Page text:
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Bones go through a constant state of loss and regrowth. As a person ages, more bone loss than bone growth occurs. This can lead to a condition called osteoporosis. The bones then become thin and fragile and can fracture or break easily.

What Is Osteoporosis?

Bone is made primarily of calcium phosphate and protein. There are two types of bone — compact bone and spongy bone. Each bone in the body contains some of each type. The first signs of osteoporosis are seen in bones that have a lot of spongy bone, such as the spine, hip, and wrist.

Osteoporosis can pose a special threat to women. Estrogen — a female hormone — protects against bone loss. Hormone therapy slows bone loss after menopause. Estrogen has been shown to decrease the risk of hip fractures and spinal deformities. However, bone loss begins to happen long before menopause. Often, by the time symptoms of osteoporosis show, a great deal of bone loss has already occurred. Some symptoms of osteoporosis are back pain or tenderness. Signs include a loss of height more than what is normal for your age group, and a slight curving of the upper back. Osteoporosis affects at least 10 million Americans — most of whom are women.

Risk Factors

Compared with men, women are more at risk of osteoporosis because of menopause and because their bones are smaller and lighter than men’s bones.


It is hard to grow new bone after it is lost, so prevention is important. Slowing bone loss helps build strong bones. To prevent osteoporosis, focus on building and keeping as much bone as you can. This can be done by doing weight-bearing exercises and choosing foods with enough calcium and Vitamin D.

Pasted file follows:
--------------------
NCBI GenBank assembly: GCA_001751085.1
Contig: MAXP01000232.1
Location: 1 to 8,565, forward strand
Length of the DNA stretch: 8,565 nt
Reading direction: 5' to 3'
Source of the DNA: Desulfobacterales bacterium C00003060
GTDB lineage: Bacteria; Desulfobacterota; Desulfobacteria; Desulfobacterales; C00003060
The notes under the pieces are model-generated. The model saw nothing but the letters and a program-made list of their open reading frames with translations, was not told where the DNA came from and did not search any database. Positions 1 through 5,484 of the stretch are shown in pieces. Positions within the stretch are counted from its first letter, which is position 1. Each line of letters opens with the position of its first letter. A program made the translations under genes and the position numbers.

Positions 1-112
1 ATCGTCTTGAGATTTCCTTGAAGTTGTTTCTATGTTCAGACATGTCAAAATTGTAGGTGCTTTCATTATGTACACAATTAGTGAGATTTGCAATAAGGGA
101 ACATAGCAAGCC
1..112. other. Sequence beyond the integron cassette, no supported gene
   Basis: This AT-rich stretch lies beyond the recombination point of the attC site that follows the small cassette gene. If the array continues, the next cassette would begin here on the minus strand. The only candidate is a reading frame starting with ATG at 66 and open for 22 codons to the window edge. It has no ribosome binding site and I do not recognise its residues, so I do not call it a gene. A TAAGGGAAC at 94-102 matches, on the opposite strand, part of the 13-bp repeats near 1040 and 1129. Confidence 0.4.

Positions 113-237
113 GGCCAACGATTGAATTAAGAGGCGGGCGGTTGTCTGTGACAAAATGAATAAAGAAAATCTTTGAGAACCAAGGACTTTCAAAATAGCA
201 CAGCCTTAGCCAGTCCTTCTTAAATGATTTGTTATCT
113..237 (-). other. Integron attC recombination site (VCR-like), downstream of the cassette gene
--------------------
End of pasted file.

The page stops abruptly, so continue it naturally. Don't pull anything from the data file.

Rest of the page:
You should have a physical exam once a year during which your height is measured. All women aged 65 years and older or younger women who have had a bone fracture should be tested for bone mineral density no more than every 2 years. Bone mineral density tests measure bone mass in the heel, spine, hip, hand, or wrist. The devices used for the tests vary, but all involve X-rays or beams from other energy sources.


There are many treatment options available to help reduce the risk of fracture. Some need to be taken every day, some are weekly, and some are monthly. There is also an option of getting a yearly injection. No matter what dosing method you choose, the earlier treatment is started, the better it works.


To increase your chances of staying healthy, you have an important goal — to prevent bone loss. Exercise every day, even if you walk only a few blocks, and get enough calcium. Talk with your doctor about methods to prevent, diagnose, and treat osteoporosis.

This excerpt from ACOG's Patient Education Pamphlet is provided for your information. It is not medical advice and should not be relied upon as a substitute for visiting your doctor. If you need medical care, have any questions, or wish to receive the full text of this Patient Education Pamphlet, please contact your obstetrician-gynecologist.

Osteoporosis — Prevent Hip Fractures